• Earthworks. Badbloodandsibyl, 2018. ISBN 978-0-9568733-7-8.

Publications with contributions by Kötting[edit]

  • The Unwanted Sound of Everything we Think we Want. Kötting contributes a chapter in Documentary Film and the Listening Experience. University of Huddersfield Press, 2018. ISBN 978-1-86218-156-4.

Publications with content about Kötting[edit]

  • Artists' Moving Image in Britain Since 1989. Yale University Press, 2019. With a chapter on Kötting.


  1. ^ "Edith Walks - Andrew Kötting, Iain Sinclair and their band of Mummers". the lost byway. 22 June 2017. Retrieved 26 February 2021.
  2. ^ "Swandown (Dual Format Edition)". Retrieved 26 February 2021.
  3. ^ "University for the Creative Arts - Kotting Professor Andrew - UCA". Retrieved 3 July 2017.
  4. ^ a b c d Sandhu, Sukhdev (18 November 2011). "Scenes from Andrew Kötting's life". The Guardian. London. Retrieved 3 July 2017.
  5. ^ a b c d "BFI Screenonline: Kötting, Andrew (1958-) Biography". Retrieved 3 July 2017.
  6. ^ "Andrew Kotting - Works, Articles, Clips and Stills | Luxonline". Retrieved 3 July 2017.
  7. ^ Evans, Gareth (Summer 2007). "VERTIGO | Andrew Kötting's Gallivant". Vertigo. Close-Up Film Centre. Retrieved 4 July 2017.
  8. ^ "Buy Gallivant - Gallivant". BFI. Retrieved 4 July 2017. Gallivant scooped the Best New Director Award at its Edinburgh Film Festival premiere.
  9. ^ a b GA. "This Filthy Earth, directed by Andrew Kötting | Film review". TimeOut. TimeOut London. Retrieved 4 July 2017. The follow-up to Kötting's road movie/autobiographical essay Gallivant recounts a fictional tale of familial and social strife inspired by Zola's La Terre.
  10. ^ "KOTTING AND EDGE LAND New Publication out now - LUX". Lux. 9 February 2012. Retrieved 4 July 2017. collaboration between the artist and film maker, Andrew Kotting and the photographer, Sebastian Edge [who worked] together at La Rochelle in 2010, where Kotting was an artist-in-residence at The Centre Intermondes.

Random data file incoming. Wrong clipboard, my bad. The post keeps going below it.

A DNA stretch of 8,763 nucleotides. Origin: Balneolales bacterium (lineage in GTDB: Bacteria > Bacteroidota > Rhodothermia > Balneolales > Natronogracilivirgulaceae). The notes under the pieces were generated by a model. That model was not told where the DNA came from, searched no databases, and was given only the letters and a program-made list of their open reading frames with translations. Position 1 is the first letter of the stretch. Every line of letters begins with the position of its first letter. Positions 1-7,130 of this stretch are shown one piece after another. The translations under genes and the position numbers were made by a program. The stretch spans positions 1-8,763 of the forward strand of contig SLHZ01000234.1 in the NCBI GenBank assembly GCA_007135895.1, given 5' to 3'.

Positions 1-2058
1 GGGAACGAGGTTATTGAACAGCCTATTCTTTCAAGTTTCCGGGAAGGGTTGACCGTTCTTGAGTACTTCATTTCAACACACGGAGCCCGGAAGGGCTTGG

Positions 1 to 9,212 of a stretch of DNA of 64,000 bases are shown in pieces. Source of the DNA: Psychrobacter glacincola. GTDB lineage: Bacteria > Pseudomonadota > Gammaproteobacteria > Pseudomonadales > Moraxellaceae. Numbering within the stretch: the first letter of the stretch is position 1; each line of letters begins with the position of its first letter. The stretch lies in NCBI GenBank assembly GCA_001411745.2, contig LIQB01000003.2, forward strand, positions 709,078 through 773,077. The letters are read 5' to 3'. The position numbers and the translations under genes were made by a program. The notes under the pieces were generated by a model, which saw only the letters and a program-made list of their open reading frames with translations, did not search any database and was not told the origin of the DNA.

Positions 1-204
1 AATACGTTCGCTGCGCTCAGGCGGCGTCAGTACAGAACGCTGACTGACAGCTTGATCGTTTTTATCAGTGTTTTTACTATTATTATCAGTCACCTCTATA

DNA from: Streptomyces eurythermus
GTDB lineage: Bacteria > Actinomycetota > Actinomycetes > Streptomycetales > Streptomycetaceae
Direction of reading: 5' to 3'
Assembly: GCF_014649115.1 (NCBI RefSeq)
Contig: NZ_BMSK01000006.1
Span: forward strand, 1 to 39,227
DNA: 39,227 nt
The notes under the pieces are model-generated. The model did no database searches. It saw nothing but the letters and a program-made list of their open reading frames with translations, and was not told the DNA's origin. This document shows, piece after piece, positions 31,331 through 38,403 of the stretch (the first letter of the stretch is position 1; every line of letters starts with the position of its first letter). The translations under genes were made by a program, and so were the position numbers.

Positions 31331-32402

11. ^ "DVD press release - This Our Still Life - A film by Andrew Kötting" (PDF). BFI. 9 February 2012. Retrieved 4 July 2017. This Our Still Life by Andrew Kötting ... Premiered at the 2011 Venice Film Festival and released in cinemas by the BFI
  12. ^ "University for the Creative Arts - KOTTING Professor Andrew - UCA". Retrieved 4 July 2017. 'Louyre - This Our Still Life' premiered at the Venice International Film Festival in competition 2011 and distributed in the UK and Ireland by the BFI.
  13. ^ "At Play in the Ideas of the World: Curator Gareth Evans on the films of Mike Dibb". Whitechapel Gallery. Retrieved 26 February 2021.
  14. ^ "Films - In The Wake Of A Deadad". Retrieved 4 July 2017.
  15. ^ Jonathan Romney (October 2009). "Ivul | The Times BFI 53rd London Film Festival". BFI. Archived from the original on 11 October 2009. Retrieved 4 July 2017.
  16. ^ Rose, Steve (18 July 2012). "Swandown: two men in a pedalo | Film | The Guardian". Guardian. Retrieved 4 July 2017.
  17. ^ Bradshaw, Peter (1 October 2015). "By Our Selves review – disturbing journey through John Clare's poetry | Film | The Guardian". Guardian. Retrieved 4 July 2017.
  18. ^ "Lek and the Dogs dir. Andrew Kötting – Screen Archive South East". Retrieved 4 July 2017.
  19. ^ "Film of the week: Edith Walks makes England loopy again | Sight & Sound". British Film Institute. Retrieved 26 February 2021.
  20. ^ "Edith Walks review – eccentric trek in pursuit of Englishness". The Guardian. 22 June 2017. Retrieved 26 February 2021.
  21. ^ "Andrew Kötting: Who You Walk With Alters What You See". Towner Eastbourne. Retrieved 26 February 2021.

External links[edit]